“I can; can something, hope, wish day come, not choose not to be.” – G.M. Hopkins, “Carrion Comfort”
The Duke Law Review of 2014 includes an essay by Harvard professor Cass Sunstein entitled “Choosing Not to Choose.” By example and analysis its author spells out the importance — for good or ill — of systems providing individual choice of various goods.
Among such systems are options for the chooser to forego making any specific choice thus, either keeping the status quo, assigning the decision to someone else or triggering some pre-fixed default outcome.
The essay is rich in hypotheticals of such devices. Sunstein, for example, analyzes the choice to let a bookseller who knows your tastes to send, and bill you each month, for a book of his selection (with and/or without the options to return the book and/or to bail out); he notes too the Affordable Care Act with its imposition of economic penalties upon those failing to choose among approved outcomes. He strives throughout to unsettle the apparent “opposition between paternalism and active choosing.” This supposed antinomy does not, for him, account for all the authentic stakes, economic and personal, in a variety of settings involving choice.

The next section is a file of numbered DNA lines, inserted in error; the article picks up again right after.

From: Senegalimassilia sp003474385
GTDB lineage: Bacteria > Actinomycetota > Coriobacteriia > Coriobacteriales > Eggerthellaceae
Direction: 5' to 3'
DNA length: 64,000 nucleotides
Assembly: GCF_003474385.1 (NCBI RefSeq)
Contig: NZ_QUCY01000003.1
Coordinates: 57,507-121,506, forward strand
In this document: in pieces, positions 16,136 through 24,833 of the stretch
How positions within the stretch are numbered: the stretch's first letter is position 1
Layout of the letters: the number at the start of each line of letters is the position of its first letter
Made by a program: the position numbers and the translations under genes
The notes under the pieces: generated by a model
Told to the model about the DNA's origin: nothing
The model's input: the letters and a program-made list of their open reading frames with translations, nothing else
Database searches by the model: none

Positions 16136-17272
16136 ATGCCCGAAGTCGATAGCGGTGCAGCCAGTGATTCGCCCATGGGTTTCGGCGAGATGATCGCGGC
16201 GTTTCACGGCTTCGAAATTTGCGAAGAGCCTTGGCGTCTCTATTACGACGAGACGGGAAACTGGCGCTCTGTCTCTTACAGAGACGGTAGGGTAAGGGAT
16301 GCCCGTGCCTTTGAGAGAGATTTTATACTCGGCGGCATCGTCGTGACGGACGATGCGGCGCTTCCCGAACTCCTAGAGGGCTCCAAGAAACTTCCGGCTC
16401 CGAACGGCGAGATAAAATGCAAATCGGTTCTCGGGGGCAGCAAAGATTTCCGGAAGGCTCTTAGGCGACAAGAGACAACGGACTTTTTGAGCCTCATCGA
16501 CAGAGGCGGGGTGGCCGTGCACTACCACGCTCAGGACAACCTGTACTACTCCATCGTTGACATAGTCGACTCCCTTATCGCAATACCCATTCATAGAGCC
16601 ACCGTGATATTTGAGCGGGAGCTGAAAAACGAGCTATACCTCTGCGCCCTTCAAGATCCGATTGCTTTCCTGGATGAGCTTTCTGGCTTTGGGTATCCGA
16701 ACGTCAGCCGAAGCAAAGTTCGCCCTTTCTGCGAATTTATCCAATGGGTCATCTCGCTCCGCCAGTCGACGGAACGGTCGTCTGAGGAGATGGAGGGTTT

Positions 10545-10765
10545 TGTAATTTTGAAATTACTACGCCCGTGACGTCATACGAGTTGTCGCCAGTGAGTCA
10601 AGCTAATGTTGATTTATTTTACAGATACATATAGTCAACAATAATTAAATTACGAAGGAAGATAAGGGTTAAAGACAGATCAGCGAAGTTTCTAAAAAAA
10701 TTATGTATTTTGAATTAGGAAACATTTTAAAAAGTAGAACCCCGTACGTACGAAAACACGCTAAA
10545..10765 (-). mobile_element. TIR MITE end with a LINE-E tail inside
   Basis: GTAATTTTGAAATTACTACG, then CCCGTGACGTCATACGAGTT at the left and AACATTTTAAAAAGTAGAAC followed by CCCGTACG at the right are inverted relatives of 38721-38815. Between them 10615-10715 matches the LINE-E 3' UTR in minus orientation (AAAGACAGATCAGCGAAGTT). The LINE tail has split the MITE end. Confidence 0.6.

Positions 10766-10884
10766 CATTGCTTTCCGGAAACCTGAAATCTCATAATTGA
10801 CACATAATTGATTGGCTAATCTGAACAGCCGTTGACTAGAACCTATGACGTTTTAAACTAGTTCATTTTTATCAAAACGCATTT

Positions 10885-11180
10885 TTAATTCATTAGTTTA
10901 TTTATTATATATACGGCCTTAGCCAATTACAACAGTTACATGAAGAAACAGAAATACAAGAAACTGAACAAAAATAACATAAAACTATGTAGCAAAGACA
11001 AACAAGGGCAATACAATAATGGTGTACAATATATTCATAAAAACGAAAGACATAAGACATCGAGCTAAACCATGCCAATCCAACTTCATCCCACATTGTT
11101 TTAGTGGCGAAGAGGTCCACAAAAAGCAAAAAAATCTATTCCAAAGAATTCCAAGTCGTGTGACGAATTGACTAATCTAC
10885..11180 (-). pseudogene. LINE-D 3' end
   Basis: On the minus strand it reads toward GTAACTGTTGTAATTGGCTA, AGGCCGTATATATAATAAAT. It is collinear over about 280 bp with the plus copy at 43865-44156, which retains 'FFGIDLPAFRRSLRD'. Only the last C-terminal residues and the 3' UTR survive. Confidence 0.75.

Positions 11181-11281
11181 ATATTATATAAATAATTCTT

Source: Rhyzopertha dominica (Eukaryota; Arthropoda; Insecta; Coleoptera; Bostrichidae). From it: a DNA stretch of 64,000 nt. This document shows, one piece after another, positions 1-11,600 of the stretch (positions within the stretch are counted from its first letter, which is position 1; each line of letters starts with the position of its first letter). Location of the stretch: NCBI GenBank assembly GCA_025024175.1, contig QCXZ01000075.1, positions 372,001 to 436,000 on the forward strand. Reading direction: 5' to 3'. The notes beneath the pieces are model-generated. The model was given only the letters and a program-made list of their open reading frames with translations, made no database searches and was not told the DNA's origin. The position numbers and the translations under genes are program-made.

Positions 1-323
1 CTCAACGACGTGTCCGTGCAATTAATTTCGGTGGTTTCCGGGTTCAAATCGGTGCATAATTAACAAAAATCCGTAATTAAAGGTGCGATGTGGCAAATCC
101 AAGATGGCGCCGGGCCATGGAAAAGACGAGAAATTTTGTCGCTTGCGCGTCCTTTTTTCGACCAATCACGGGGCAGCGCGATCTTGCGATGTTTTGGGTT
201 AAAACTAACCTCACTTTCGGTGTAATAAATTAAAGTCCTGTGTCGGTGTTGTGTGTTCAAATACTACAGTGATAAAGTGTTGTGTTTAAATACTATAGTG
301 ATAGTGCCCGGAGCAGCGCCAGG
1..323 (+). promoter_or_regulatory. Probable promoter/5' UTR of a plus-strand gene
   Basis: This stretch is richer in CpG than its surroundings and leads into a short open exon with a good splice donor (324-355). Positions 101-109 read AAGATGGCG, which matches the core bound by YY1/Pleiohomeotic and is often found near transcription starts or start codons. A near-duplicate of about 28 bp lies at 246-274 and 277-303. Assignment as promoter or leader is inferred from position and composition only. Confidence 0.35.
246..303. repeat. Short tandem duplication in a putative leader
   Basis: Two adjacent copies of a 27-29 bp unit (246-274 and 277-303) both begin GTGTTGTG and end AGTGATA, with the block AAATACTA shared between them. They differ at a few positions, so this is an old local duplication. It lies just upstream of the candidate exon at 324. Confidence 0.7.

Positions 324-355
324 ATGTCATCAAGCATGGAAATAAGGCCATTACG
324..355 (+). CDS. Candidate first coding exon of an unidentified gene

What Sunstein never touches in this tour of freedoms to choose or not is their role in the 50 American systems of public education — not even a footnote. This intellectual snub itself moves me to recommend this essay to all committed to universal parental empowerment in education.
Sunstein’s very avoidance of school choice as a subject invites us to ask: Just how would this taxonomy from so resourceful a mind help us to parse and predict the effects of empowering lower-income parents to choose or not to choose their child’s educators?
That liberation is plausibly within reach of the next generation.Schooling will remain compulsory, as it should. The well-off will continue to have their choice, as they should. The new choice offered to lower-income parents by charter schools will very probably grow — as surely it should. And the subsidy of the ordinary family to choose private school has already crept on stage in D.C. and a number of states for our common consideration.